Mike McGinn, Mayor
6/29/2012 12:00:00 PM
Andy Ryan, (206) 684-7688 Pager: (206) 997-5972 firstname.lastname@example.org
SPU Customer Service (206) 684-3000
Seattle Public Utilities submits drainage, sewer, solid waste rates plan
Drainage, sewer and garbage rates would increase by 3.8 percent a year
SEATTLE — Seattle Public Utilities (SPU) has submitted a rates plan for drainage, sewer and solid waste services, which would raise typical household utility charges an average of 3.8 percent a year over the next three years.
In the year 2016, under the plan sent to City Council this week, solid waste rates would increase by another 1.6 percent.
The proposed rates increases are needed to pay for major capital investments — such as building new solid waste transfer stations in South Park and Wallingford, and federally required upgrades to reduce chronic sewer overflows and stormwater pollution. Other key rate drivers include the added costs of operating the new investments and decreased revenues resulting from the economic downturn, as well as higher taxes and inflation.
In each of the next three years, the monthly cost of drainage, sewer and solid waste services for a typical Seattle home, would increase by an average of $4.17. In other words, typical monthly residential charges would go from $104.73 this year to $109.37 in 2013, $113.18 in 2014 and $117.25 in 2015.
For a downtown hotel, the average monthly increase each year would be $234 — that is, from $14,130 in 2012 to $14,431 in 2013, $14,637 in 2014 and $14,832 in 2015.
On June 18, the City Council approved a landmark agreement with federal and state regulators to clean up chronic overflows of raw sewage and stormwater into Seattle’s waterways. Over the next 13 years, SPU estimates it will spend about $500 million on construction projects — including retrofits, green infrastructure, and large underground storage tanks — to implement the proposed agreement.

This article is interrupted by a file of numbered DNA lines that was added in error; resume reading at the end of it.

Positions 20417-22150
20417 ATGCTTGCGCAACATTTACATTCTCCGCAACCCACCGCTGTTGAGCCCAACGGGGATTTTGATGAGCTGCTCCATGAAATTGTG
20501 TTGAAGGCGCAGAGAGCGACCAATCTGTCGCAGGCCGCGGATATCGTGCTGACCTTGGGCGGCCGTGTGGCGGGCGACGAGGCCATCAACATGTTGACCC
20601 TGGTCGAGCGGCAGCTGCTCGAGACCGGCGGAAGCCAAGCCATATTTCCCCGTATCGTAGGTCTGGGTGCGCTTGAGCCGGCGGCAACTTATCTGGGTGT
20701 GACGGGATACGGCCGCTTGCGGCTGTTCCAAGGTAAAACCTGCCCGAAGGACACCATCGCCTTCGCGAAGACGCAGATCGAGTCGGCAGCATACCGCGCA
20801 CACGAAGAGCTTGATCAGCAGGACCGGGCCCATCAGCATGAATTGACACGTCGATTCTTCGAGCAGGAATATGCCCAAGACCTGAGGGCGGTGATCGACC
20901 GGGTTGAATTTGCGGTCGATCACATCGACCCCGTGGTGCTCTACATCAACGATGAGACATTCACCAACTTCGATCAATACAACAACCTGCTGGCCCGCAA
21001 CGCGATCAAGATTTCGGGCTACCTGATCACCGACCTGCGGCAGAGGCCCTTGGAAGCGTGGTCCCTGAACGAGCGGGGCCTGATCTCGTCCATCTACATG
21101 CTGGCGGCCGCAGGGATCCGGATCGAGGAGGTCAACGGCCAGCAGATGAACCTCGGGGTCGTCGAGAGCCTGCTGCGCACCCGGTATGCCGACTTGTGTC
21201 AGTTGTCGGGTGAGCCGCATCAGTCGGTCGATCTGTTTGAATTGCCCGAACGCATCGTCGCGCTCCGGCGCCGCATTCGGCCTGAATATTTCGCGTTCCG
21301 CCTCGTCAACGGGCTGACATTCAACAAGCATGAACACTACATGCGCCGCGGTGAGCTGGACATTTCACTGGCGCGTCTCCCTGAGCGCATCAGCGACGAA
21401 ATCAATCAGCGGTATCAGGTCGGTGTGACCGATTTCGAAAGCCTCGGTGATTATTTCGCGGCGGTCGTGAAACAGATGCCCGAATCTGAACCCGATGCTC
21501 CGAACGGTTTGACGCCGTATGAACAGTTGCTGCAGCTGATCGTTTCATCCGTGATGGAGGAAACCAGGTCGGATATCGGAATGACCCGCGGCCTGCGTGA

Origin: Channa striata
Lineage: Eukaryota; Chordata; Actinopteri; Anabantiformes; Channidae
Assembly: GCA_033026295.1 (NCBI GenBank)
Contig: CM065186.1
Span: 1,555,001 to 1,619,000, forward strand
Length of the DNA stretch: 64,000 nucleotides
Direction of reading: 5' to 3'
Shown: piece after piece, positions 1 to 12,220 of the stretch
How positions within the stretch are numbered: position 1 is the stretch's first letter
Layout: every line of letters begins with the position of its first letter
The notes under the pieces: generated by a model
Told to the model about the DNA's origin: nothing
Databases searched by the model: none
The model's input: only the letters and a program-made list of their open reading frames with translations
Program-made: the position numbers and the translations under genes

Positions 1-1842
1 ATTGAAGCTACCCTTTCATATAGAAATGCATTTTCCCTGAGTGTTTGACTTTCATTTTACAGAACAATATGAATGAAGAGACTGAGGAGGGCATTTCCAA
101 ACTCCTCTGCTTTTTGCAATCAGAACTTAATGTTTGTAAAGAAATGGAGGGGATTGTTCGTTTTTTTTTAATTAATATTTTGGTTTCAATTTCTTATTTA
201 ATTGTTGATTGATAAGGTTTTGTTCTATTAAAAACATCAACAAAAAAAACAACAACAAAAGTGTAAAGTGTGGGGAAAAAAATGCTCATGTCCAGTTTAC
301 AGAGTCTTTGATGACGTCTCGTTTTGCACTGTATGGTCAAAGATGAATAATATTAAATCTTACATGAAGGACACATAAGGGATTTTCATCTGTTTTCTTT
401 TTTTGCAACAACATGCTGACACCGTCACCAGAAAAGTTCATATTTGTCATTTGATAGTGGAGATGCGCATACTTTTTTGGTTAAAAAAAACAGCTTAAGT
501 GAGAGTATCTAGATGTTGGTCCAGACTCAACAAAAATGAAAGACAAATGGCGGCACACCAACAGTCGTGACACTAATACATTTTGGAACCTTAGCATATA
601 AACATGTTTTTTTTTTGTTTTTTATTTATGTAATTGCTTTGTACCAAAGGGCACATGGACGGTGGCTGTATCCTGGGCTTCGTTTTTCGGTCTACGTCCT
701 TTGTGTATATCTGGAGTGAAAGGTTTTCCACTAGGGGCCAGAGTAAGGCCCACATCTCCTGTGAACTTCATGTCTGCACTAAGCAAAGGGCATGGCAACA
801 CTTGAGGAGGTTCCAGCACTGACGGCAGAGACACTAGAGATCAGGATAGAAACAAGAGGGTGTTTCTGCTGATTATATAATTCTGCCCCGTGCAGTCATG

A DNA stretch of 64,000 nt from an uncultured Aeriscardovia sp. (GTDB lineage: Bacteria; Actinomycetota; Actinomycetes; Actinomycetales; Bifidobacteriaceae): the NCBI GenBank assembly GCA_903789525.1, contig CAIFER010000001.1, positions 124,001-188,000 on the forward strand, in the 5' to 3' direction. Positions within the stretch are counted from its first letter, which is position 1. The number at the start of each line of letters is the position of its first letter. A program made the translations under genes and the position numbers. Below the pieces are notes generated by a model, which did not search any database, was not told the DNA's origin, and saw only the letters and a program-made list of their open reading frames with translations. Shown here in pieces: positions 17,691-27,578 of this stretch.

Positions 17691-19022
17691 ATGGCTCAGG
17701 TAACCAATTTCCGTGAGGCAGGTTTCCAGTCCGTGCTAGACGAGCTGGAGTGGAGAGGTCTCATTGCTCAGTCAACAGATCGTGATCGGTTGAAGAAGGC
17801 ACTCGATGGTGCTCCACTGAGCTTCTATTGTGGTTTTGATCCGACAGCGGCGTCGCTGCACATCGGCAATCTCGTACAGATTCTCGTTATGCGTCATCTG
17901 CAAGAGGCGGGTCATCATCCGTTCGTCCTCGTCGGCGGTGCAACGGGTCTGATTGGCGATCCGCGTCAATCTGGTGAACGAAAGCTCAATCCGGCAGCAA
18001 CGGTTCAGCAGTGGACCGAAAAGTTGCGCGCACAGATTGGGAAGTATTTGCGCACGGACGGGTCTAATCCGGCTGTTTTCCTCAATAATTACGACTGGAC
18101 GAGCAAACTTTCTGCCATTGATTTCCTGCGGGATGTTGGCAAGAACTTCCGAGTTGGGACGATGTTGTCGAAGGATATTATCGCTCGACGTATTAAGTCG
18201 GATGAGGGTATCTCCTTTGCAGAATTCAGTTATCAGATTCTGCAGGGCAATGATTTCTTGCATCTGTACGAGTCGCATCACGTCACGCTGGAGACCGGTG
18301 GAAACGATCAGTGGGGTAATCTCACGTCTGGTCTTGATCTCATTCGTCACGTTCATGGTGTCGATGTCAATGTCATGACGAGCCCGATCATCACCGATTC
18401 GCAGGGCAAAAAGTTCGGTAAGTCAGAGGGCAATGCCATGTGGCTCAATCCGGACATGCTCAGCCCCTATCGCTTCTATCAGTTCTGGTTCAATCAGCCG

The utility is also replacing its 50-year-old garbage transfer stations, which were built before Seattle introduced curbside recycling and composting and consequently had limited space for sorting recyclable and reuse materials. Last month, SPU dedicated a new state-of-the-art $50 million recycling, composting, and garbage disposal facility in South Park. The design of a second $52 million transfer station, in Wallingford, is scheduled to begin this summer.
“With the tough economy, many of our customers, both residents and businesses, continue to operate on tight budgets and understandably expect the same fiscal discipline from local government,” SPU Director Ray Hoffman said. “We are committed to keeping our rate proposal as low as possible, while maintaining our ability to deliver critical utility services.”
Hoffman noted SPU has made deep cuts in its budget over the past three years, including eliminating 85 positions and making significant reductions in capital spending, with an overall savings of $56.5 million. This year’s rates proposal would further deepen those reductions, eliminating up to 10 additional jobs (net) and postponing some flood control projects and other planned construction — at a savings of an additional $29 million over the three-year rate period.
The rates proposal will be discussed by the City Council over the next several months and will be finalized as part of the budget development process in the fall.
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In addition to providing a reliable water supply to more than 1.3 million customers in the Seattle metropolitan area, SPU provides essential sewer, drainage, solid waste and engineering services that safeguard public health, maintain the City's infrastructure and protect, conserve and enhance the region's environmental resources.